With just a few days until Freshers’ Week begins, I know we are all looking forward to welcoming our new and returning students to campus; this is an exciting phase at the start of any academic session. I would like to put on record my thanks to everyone who has been working so hard over the summer to plan for our students’ safe return.
As ever, the safety, health and wellbeing of our University community is of paramount importance to us and informs every decision we take. This includes adhering to – and in some cases, going over and above – the Scottish Government’s Beyond Level Zero Guidance, from:
- implementing 1-metre social distancing in activity spaces
- retaining a cap of 50 people for teaching and learning activities
- developing a ventilation strategy for our buildings
- keeping 2-metre physical distancing in place in circulation spaces such as building entrances and exits, stairwells, corridors and lifts
In preparation for the start of the semester, our Estates Services colleagues have been assessing our learning and teaching spaces to ensure that appropriate ventilation is in place. We have also developed a position statement to provide guidance to University staff on our approach to ventilation on campus. More details will be published in Inside Strathclyde in the near future.
As I stressed last week, we all have responsibilities to each other and the wider community. In line with the law and Scottish Government guidance, face coverings must be worn inside all buildings, unless you are exempt, in communal spaces, circulation spaces and activity spaces. Exemptions are permitted in activity spaces where 1-metre distancing is feasible, or where partitions are in place to keep people separated.
If you are working on campus, or are about to return, please be aware that the University’s guidance on physical distancing and the use of face coverings on campus was updated this week. Please ensure you have read the latest guidance on our website, be conscious of the personal space of others, take regular lateral flow tests, and – if you haven’t already done so – install the Protect Scotland and Check In Scotland apps.
I would also like to remind you that, as we transition back onto campus, there will be opportunities to consider new ways of working. We want to retain the benefits we gained over the last year and where appropriate, provide more opportunities for colleagues to work in a blended way between campus and home. You can find full information about the process and requirements to return to campus, as well as our Agile Working Toolkit, online.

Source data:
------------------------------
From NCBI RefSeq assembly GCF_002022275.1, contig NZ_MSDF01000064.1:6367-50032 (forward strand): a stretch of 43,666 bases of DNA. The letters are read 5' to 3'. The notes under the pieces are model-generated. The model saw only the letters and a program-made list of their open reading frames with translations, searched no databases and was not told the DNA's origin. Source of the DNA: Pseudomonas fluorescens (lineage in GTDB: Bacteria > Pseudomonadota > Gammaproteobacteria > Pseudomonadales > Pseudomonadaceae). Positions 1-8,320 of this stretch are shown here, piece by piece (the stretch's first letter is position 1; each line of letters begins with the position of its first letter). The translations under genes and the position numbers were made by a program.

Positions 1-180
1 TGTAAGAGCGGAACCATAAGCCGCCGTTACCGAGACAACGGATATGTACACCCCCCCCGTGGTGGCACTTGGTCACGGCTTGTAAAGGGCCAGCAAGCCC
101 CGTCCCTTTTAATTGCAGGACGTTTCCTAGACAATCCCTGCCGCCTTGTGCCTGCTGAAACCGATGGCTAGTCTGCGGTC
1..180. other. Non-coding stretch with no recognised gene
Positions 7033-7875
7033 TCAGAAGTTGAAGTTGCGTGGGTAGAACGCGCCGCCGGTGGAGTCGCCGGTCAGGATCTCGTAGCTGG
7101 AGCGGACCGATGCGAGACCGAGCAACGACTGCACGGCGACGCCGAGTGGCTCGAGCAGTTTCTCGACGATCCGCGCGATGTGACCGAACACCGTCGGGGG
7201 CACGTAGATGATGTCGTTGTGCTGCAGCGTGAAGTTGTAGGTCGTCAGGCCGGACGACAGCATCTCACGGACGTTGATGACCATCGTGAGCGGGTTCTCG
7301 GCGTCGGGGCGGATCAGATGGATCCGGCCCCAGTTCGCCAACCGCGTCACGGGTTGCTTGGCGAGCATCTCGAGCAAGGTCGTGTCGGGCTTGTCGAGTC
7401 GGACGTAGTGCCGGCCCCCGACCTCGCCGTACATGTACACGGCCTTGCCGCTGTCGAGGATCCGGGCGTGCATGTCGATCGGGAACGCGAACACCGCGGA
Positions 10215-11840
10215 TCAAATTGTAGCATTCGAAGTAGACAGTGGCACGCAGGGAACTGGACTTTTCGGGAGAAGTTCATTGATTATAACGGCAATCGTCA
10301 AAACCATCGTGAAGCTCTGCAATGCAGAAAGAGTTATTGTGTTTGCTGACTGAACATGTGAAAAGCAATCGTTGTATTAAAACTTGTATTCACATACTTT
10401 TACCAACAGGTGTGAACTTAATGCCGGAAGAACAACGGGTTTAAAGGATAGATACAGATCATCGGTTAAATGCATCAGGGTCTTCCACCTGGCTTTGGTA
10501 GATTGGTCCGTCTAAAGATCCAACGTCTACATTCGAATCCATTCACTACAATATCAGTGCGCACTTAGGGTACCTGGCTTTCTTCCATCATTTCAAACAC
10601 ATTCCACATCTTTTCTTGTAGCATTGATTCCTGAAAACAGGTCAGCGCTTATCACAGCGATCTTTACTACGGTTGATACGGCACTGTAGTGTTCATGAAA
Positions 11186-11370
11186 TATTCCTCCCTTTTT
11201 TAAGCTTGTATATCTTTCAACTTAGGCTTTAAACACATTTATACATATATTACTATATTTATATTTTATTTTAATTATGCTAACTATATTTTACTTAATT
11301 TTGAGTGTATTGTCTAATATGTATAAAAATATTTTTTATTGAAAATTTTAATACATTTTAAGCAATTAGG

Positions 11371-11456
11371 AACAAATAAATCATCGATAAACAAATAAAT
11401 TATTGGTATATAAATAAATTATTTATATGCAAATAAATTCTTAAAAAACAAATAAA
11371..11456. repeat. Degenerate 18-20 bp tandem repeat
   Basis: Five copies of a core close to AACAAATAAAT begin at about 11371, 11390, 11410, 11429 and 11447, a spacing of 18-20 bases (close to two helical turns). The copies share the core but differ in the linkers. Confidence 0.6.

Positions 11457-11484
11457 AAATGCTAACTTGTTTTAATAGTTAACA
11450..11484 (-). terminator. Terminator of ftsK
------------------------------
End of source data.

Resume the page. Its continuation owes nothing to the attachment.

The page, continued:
On Monday of this week, Benn Rapson, our Strath Union President, and I were delighted to support a shared statement on behalf of Scotland’s universities to encourage students to look after their mental health and wellbeing. We know that the beginning of the academic year is an exciting time for students, many of whom are keen to get started with their studies and meet new people. We also know that for some, there will be a period of readjustment after the long months of lockdown. For others, this will be their first experience of living away from home.
As a University community, we have prioritised each other’s mental health and wellbeing throughout the pandemic. Co-signed by all Scottish University Principals and Student Presidents, the statement encourages students to get involved in university life, stay active, and connect with other people through clubs and societies.
It also encourages students to come forward for help and support if things are not going well, and to look after their mental health. We will be following this up at the beginning of the semester by writing to all students with details of our support services – an email which will also be shared with you. Please do keep a copy to help you direct students to appropriate support if required.
I would also warmly encourage you to consider your own wellbeing – as a reminder, you can find lots of great advice on our Wellbeing and Working from Home Hub.
On Wednesday this week, I was honoured to speak at the inaugural Braemar Summit in Royal Deeside. This was a celebration of the best of science and engineering, and their ability to solve the great challenges of our time. Contributions were taken from leading figures from politics, science and business, including the Prime Minister, Kwasi Kwarteng, Secretary of State for Business, Energy and Industrial Strategy, Alok Sharma, President for COP26 and Dame Sarah Gilbert, who led the development of the Oxford COVID-19 vaccine, the theme was ‘The New Enlightenment’.
Given Strathclyde’s Enlightenment roots, it was fitting that the event was supported by our University and several of our students had the opportunity to take part in proceedings.
With subjects of the summit including energy, space, the environment and the green economy, the University representatives were well placed to make a constructive contribution and underline Strathclyde’s place in working with government and industry to solve global challenges.
Finally, I was delighted to learn this week that Strathclyde honorary graduate and astrophysicist Professor Dame Jocelyn Bell Burnell has recently received one of the most prestigious awards in academia – the Royal Society Copley Medal. It is the Royal Society’s highest award, introduced in 1791. Previous recipients include Charles Darwin, Albert Einstein, Benjamin Franklin and Strathclyde’s own Thomas Graham. The medal is awarded for outstanding achievements in research in any branch of science.
This is yet further recognition of Dame Jocelyn’s immense talent, and I very much look forward to welcoming her to campus for the official opening of the Dame Jocelyn Bell Burnell Wing of our new Learning and Teaching Building next year.
Have a terrific weekend when it comes.